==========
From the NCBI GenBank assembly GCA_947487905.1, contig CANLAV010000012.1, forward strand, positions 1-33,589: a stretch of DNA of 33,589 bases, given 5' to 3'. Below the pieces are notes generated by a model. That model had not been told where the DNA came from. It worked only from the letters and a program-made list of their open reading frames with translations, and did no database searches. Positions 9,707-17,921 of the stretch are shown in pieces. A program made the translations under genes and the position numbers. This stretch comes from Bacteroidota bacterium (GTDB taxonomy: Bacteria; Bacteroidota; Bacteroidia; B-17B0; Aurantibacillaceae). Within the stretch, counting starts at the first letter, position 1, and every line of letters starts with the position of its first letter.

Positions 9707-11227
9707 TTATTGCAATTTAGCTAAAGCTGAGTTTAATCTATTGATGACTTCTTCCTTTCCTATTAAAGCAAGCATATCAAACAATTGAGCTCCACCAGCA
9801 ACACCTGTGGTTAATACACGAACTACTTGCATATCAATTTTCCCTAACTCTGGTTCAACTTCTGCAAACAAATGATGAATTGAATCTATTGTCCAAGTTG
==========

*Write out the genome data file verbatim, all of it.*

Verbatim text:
From the NCBI GenBank assembly GCA_947487905.1, contig CANLAV010000012.1, forward strand, positions 1-33,589: a stretch of DNA of 33,589 bases, given 5' to 3'. Below the pieces are notes generated by a model. That model had not been told where the DNA came from. It worked only from the letters and a program-made list of their open reading frames with translations, and did no database searches. Positions 9,707-17,921 of the stretch are shown in pieces. A program made the translations under genes and the position numbers. This stretch comes from Bacteroidota bacterium (GTDB taxonomy: Bacteria; Bacteroidota; Bacteroidia; B-17B0; Aurantibacillaceae). Within the stretch, counting starts at the first letter, position 1, and every line of letters starts with the position of its first letter.

Positions 9707-11227
9707 TTATTGCAATTTAGCTAAAGCTGAGTTTAATCTATTGATGACTTCTTCCTTTCCTATTAAAGCAAGCATATCAAACAATTGAGCTCCACCAGCA
9801 ACACCTGTGGTTAATACACGAACTACTTGCATATCAATTTTCCCTAACTCTGGTTCAACTTCTGCAAACAAATGATGAATTGAATCTATTGTCCAAGTTG